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Do not assign a welder to a job under any of the following conditions listed below unless the welder and the work area are properly protected:

0 When the atmospheric temperature is less than 0°F

When the surfaces are wet

0 When rain or snow is falling, or moisture is condensing on the weld surfaces

0 During periods of high wind

At temperatures between 0°F and 32°F, heat the weld area within 3 inches of the joint with a torch to a temperature warm to the hand before beginning to weld.


The Seabee welder can greatly extend the life of construction equipment by the use of wearfacing proce­dures. Wearfacing is the process of applying a layer of special composition metal onto the surface of another type of metal for the purpose of reducing wear. The selection of a wearfacing alloy for application is based on the ability of the alloy to withstand impact or abra­sion. Impact refers to a blow or series of blows to a surface that results in fracture or gradual deterioration. Abrasion is the grinding action that results when one surface slides, rolls, or rubs against another. Under high-compressive loads, this action can result in goug­ing.

Alloys that are abrasion resistant are poor in with­standing impact. Conversely, those that withstand im­pact well are poor in resisting abrasion; however, there are many alloys whose wearfacing properties fall be­tween the two extremes. These alloys offer some pro­tection against abrasion and withstand impact well.


Before you wear-face a workpiece, all dirt, oil, rust, grease, and other foreign matter must be removed. If you do not, your finished product will be porous and subject to spalling. You also need a solid foundation; therefore, repair all cracks and remove any metal that is fatigued or rolled over.

Figure7-46.-Wearfacing techniques.


Depending on the type of metal, sometimes it is necessary to preheat the base metal to lessen distortion, to prevent spalling or cracking, and to avoid thermal shock The preheating temperature depends on the car­bon and alloy content of the base metal. In general, as carbon content increases so does the preheating tem­perature. Improper heating can adversely affect a metal by reducing its resistance to wear, by making it hard and brittle, or by making it more prone to oxidation and scaling.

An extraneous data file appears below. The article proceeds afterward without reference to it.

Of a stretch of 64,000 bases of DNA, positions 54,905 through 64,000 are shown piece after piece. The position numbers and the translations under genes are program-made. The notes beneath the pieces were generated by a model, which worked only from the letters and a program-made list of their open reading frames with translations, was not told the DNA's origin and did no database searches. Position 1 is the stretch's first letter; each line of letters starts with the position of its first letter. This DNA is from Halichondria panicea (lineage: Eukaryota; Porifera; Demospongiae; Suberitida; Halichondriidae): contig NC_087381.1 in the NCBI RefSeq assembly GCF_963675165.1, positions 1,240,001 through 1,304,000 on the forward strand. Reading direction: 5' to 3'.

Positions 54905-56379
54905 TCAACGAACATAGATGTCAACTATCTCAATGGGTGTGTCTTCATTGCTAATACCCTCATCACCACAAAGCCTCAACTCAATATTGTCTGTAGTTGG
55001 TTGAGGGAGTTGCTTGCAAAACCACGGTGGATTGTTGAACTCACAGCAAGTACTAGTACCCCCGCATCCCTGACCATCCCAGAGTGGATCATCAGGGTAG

To preheat properly, you must know the composi­tion of the base metal. A magnet can be used to deter­mine if you are working with carbon steel or austenitic manganese steel. Carbon steel is magnetic, but be care­ful because work-hardened austenitic manganese steel is also magnetic. Make sure that you check for magnet­ism in a nonworked part of the austenitic manganese steel. There are other ways to tell the difference between metals, such as cast iron and cast steel. Cast iron chips or cracks, while cast steel shaves. Also, some metals give off telltale sparks when struck by a chisel.

In preheating, you should raise the surface tempera­ture of the workpiece to the desired point and then soak it until the heat reaches its core. After wearfacing, cool the work places slowly.


Where possible, position the workpiece for down­hand welding. This allows you to finish the job quicker and at less cost.

The building up and wearfacing of cast iron is not generally recommended because cast iron tends to crack. However, some cast-iron parts that are subject to straight abrasion can be wearfaced successfully. You must preheat these parts to temperatures of 1000°F to 1200°F and then allow them to cool slowly after wear­facing. Peening deposits on cast iron helps to relieve stresses after welding.